This research is carried out with the support of the European delegation in Macedonia in the framework of the IPA program for the support of civil society (2015 Civil Society Facility Programme) and in cooperation with our project partners, the Union of Journalists in Macedonia (UJM).

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[1] Freedom of the Press 2017, Macedonia profile, available at: https://freedomhouse.org/report/freedom-press/2017/macedonia, accessed on 21 September 2017.

[2] European Commission, “The Former Yugoslav Republic of Macedonia 2016 Progress Report” (Brussels, 9 November 2016), but also “The former Yugoslav Republic of Macedonia: Assessment and recommendations of the Senior Experts’ Group on systemic Rule of Law issues 2017” (Brussels, 14 September 2017).

[3] Ana Blazheva et al, Freedom of expression, association and entrepreneurship in a captured state: Macedonia in 2015 [Слобода на изразување, здружување и претприемништво во заробена држава: Македонија во 2015], Institute of Social Sciences and Humanities – Skopje (Skopje, 2015).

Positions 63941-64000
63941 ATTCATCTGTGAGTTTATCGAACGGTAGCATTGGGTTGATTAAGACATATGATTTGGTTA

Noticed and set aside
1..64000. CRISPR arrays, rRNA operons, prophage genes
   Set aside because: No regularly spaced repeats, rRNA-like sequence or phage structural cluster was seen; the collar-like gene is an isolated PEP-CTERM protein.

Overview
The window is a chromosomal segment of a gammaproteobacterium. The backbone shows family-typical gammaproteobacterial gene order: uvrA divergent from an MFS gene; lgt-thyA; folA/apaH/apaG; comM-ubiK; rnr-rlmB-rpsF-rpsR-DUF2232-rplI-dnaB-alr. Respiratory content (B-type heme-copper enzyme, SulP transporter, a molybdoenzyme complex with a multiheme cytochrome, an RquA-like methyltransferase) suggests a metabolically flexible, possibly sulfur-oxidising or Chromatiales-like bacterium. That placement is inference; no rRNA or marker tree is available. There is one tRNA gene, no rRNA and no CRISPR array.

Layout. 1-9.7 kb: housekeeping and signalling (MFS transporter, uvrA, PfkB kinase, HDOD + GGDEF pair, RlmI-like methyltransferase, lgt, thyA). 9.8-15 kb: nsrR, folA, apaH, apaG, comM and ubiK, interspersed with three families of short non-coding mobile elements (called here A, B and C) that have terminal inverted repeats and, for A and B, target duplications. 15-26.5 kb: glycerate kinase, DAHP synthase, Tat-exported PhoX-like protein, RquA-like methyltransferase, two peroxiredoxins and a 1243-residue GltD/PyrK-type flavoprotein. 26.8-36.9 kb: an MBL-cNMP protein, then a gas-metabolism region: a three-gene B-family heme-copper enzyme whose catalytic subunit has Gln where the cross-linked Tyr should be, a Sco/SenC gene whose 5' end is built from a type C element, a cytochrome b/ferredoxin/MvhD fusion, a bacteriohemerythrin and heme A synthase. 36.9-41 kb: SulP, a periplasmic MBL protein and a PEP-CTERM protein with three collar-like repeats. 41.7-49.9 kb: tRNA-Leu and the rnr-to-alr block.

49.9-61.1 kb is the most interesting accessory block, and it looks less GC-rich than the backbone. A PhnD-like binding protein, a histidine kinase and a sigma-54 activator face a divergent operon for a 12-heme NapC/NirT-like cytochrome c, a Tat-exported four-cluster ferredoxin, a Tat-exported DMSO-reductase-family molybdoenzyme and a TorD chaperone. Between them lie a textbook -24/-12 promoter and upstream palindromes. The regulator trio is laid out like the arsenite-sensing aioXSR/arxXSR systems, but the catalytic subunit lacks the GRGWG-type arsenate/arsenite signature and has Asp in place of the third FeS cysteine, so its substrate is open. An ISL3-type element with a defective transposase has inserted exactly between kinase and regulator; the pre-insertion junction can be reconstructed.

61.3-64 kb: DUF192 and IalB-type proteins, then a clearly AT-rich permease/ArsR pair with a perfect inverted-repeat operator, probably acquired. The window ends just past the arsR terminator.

[4] “The former Yugoslav Republic of Macedonia: Assessment and recommendations of the Senior Experts’ Group on systemic Rule of Law issues 2017” (Brussels, 14 September 2017), p. 5.

[5] “Directive 2010/13/EU of the European Parliament and of the Council of 10 March 2010 on the coordination of certain provisions laid down by law, regulation or administrative action in Member States concerning the provision of audiovisual media services (Audiovisual Media Services Directive)” (Articles 4, 9).

[6] “The Former Yugoslav Republic of Macedonia: Assessment and recommendations of the Senior Experts’ Group on systemic Rule of Law issues 2017” (14 September 2017), available at https://ec.europa.eu/neighbourhood-enlargement/sites/near/files/2017.09.14_seg_report_on_systemic_rol_issues_for_publication.pdf, accessed on 21 September 2017.

 

YOU CAN DOWNLOD THE RIA ON THIS LINKRegulatory Impact Assessment of the Effects on the Editorial Freedom Created by the Existing Legislation on Audio and Audiovisual Services